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Stockbrokers fight for survival after latest profits plunge


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Capital Markets

Stockbrokers fight for survival after latest profits plunge


The Nairobi Securities Exchange. FILE PHOTO | DIANA NGILA | NMG

Stockbrokers paid the price for a depressed stock market and the tough economy last year after their earnings fell by a quarter on the back of lower trading commissions and advisory revenue.

A Business Daily analysis of the industry financials shows that the stockbrokers collectively booked net profits of Sh500.6 million, down 24 percent from the Sh658 million they earned a year earlier.

Eight out of 22 intermediaries reported losses for the year, with NCBA Capital emerging as the most profitable investment bank with net earnings of Sh268.3 million, largely drawn from fund management fees.

The industry has suffered a tough stretch in recent years that has coincided with reduced equities trading activity at the stock market, which provides their main line of revenue in terms of commissions from stock sales and purchases.

Last year, equities turnover at the Nairobi Securities Exchange (NSE) fell to a 10-year low of Sh97.3 billion from Sh137.4 billion in 2021, while market capitalisation shrank by Sh606.8 billion to Sh1.986 trillion.

At the same time, bonds turnover fell by Sh215.1 billion to Sh741.85 billion—retreating from the record Sh957 billion seen in 2021.

It is this drop in traded turnover that has caused the biggest headache for players in the market whose revenue is derived from commissions charged on trades.

Read: Foreign investors pull out Sh24 billion from NSE in 2022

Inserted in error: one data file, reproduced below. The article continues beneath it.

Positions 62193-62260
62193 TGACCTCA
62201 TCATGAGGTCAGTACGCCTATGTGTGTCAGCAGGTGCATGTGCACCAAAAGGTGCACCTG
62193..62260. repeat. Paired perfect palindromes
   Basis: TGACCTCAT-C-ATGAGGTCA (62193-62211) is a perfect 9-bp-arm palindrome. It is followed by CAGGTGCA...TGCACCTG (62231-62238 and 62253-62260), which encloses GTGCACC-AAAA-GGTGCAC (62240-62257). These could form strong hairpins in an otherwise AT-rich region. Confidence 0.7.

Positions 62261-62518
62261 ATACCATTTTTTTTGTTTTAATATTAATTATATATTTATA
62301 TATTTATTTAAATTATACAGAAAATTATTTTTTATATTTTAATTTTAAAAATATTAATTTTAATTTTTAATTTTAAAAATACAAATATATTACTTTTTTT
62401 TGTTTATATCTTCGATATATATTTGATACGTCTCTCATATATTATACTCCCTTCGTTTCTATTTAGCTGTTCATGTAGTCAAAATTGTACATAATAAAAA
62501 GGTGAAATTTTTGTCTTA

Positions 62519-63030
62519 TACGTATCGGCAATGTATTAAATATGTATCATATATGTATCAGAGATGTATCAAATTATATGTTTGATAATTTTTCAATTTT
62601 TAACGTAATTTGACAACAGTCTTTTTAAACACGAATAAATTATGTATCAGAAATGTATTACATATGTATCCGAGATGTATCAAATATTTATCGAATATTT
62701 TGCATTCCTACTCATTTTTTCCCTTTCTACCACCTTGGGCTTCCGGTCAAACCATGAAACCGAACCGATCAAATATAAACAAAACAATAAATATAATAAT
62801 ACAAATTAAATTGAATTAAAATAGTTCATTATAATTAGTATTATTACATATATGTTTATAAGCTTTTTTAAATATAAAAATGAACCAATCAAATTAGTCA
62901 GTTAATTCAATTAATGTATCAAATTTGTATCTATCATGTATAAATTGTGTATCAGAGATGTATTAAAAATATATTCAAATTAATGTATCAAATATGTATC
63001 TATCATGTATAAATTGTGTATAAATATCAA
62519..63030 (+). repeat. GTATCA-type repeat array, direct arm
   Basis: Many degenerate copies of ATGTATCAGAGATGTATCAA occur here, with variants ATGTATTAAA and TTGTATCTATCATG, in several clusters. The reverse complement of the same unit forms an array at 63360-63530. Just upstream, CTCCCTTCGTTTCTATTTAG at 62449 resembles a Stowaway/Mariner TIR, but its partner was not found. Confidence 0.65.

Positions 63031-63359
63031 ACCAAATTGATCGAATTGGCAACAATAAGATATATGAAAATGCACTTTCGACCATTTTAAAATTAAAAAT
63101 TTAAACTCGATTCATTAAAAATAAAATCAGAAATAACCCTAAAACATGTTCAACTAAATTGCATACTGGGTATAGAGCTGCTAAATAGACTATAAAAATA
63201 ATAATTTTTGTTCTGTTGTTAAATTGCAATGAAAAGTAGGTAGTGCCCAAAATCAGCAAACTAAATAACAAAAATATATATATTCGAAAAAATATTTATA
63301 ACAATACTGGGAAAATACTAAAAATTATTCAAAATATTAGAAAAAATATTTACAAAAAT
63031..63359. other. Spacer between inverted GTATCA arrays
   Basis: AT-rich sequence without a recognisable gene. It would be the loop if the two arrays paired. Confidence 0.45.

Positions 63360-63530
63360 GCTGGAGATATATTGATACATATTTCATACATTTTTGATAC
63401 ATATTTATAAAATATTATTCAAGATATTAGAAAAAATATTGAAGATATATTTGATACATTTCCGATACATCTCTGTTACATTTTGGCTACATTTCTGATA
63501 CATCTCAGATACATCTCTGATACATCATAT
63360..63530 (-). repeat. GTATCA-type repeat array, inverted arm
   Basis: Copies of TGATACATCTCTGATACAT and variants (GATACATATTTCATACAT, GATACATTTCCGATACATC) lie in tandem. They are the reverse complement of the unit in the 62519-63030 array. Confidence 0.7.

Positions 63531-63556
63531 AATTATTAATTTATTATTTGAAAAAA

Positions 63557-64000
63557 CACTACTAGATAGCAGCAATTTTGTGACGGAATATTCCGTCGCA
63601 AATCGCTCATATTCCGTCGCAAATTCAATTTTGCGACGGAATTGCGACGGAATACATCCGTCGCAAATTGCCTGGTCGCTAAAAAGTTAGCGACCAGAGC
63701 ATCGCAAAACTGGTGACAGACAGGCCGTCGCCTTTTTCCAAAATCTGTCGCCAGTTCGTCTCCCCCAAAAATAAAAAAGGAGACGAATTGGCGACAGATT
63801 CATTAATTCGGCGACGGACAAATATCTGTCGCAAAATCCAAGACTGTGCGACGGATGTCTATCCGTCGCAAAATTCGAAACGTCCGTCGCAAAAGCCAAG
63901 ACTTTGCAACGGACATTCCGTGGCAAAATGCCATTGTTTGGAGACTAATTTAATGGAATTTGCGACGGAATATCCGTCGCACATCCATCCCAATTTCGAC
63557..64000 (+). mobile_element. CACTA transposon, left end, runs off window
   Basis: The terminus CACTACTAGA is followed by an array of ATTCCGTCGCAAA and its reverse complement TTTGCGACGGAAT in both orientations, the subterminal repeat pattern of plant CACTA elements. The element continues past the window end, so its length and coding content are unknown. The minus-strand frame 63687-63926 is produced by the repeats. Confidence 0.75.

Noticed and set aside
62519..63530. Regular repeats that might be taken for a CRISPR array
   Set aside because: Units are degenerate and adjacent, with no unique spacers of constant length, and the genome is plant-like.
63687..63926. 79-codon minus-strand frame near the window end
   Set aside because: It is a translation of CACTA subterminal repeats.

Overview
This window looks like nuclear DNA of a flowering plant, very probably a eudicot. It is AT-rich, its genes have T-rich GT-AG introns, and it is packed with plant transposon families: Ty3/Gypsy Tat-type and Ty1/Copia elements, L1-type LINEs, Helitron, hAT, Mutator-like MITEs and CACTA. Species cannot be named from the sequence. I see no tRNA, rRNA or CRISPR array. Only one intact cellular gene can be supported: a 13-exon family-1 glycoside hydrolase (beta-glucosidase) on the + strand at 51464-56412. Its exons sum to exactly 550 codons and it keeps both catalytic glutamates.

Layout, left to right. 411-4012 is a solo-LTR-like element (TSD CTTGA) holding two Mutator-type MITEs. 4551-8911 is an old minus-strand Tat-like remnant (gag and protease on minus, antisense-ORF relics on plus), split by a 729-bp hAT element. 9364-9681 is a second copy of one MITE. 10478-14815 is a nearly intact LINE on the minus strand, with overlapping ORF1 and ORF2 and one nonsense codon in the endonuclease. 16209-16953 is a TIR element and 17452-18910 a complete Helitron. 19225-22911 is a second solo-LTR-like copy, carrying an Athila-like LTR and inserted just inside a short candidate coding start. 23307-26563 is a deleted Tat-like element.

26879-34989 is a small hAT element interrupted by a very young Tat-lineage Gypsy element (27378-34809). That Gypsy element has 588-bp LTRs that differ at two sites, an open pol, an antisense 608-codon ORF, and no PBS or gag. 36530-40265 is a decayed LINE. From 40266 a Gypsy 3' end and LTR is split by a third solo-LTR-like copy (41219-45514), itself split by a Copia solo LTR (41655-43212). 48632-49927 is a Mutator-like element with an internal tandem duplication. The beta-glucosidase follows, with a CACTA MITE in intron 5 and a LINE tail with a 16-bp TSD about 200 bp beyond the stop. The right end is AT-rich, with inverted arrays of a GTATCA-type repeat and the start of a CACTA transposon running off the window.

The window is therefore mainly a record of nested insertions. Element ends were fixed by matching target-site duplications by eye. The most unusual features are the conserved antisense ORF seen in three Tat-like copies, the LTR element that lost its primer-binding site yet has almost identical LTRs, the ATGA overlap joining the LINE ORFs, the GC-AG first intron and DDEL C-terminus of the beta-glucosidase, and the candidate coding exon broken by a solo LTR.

“During the year, the equity market was negatively impacted by rising international and domestic interest rates, which resulted in capital outflows and a reallocation of capital towards fixed-income assets,” the NSE said in a market performance summary for 2022.

For the intermediaries, these lower turnovers translated into a fall of 13.5 percent in brokerage commissions to Sh1.69 billion last year.

At the NSE, stockbrokers are allowed to charge a commission on every trade capped at 2.1 percent, though, in reality, they offer discounts on this rate due to competition.

The NSE and the Capital Markets Authority (CMA) are due a cut of 0.12 percent each out of this commission, while the Central Depository and Settlement Corporation (CDSC) is paid 0.08 per cent.

On the bonds market, stockbrokers charge a fee of 0.03 percent per transaction.

On the expense side, stockbrokers struggled to cut overheads, largely due to rising employee costs that gobbled up Sh1.34 billion, representing a 15 percent jump year-on-year from Sh1.16 billion.

Total expenses, therefore, fell by just 1.5 percent to Sh2.76 billion, from Sh2.81 billion a year earlier.

The earnings today for the industry are a far cry from those they were recording a decade ago when the NSE was at its peak on the tail end of a prolonged bull run that had been partly driven by regular listings that introduced hundreds of thousands of new investors to the market.

In 2014, when the equities market was at its most vibrant with an all-time high traded turnover of Sh215.7 billion, the stockbrokers made Sh3.7 billion in trade commissions, driving their net profits to Sh1.26 billion.

The intervening years have not just seen a steady erosion in earnings, but also in the industry’s asset base, which has fallen by Sh2.3 billion to Sh12.8 billion since 2014.

For the NSE and the CDSC, their thin share of the falling brokerage commissions has put even more pressure on their bottom line, forcing them to diversify and seek new income lines.

In the year ending December 2022, the exchange reported a near ten-fold fall in net profit to Sh13.7 million from Sh132.5 million in 2021, attributed to reduced turnover in the equity trading line.

The CDSC has recently mooted introducing an account maintenance fee for investors and entitlement schedule fees for issuers in a bid to bridge a funding gap that isn’t helped by rising system maintenance costs and demands or a return by its principal shareholders.

Read: NSE drops Sh226bn as sell-off hits Safaricom, KCB

For the NSE, the search for new revenue has seen the exchange introduce new products such as derivatives and day trading to try and reinvigorate the market and unlock new activity that will generate fees.

The exchange has also sought to monetise its market data, the bulk of which was being offered to investors for free a decade ago.

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